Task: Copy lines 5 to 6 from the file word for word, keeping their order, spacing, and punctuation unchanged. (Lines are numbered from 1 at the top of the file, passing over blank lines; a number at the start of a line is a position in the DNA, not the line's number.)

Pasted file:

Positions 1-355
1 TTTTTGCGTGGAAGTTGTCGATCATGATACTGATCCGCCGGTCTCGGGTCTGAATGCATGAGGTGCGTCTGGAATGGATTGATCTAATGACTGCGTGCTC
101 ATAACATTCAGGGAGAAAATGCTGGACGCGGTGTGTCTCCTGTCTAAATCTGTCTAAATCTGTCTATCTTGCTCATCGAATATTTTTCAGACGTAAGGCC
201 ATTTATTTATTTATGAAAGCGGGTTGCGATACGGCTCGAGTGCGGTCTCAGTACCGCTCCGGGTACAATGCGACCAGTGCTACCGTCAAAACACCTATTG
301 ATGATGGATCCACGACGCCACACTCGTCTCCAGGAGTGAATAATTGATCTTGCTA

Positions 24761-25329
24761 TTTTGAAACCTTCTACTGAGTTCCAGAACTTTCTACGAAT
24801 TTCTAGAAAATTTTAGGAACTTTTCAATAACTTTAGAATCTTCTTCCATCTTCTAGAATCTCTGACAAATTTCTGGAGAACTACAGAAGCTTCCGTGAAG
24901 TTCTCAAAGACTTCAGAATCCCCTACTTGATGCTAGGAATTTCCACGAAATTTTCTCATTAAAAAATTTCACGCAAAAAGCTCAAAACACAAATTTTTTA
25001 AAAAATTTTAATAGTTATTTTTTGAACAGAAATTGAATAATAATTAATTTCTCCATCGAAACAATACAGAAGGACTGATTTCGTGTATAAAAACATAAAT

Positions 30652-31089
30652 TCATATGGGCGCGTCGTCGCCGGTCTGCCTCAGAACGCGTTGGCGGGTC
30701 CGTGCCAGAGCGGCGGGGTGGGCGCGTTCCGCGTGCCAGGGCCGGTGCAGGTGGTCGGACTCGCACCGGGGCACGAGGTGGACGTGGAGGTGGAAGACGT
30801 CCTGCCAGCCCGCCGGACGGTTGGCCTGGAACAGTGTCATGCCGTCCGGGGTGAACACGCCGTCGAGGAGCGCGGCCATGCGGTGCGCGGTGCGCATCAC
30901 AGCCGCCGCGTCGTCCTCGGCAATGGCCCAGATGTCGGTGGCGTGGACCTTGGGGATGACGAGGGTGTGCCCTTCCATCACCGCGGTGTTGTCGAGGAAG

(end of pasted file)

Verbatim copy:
301 ATGATGGATCCACGACGCCACACTCGTCTCCAGGAGTGAATAATTGATCTTGCTA

Positions 24761-25329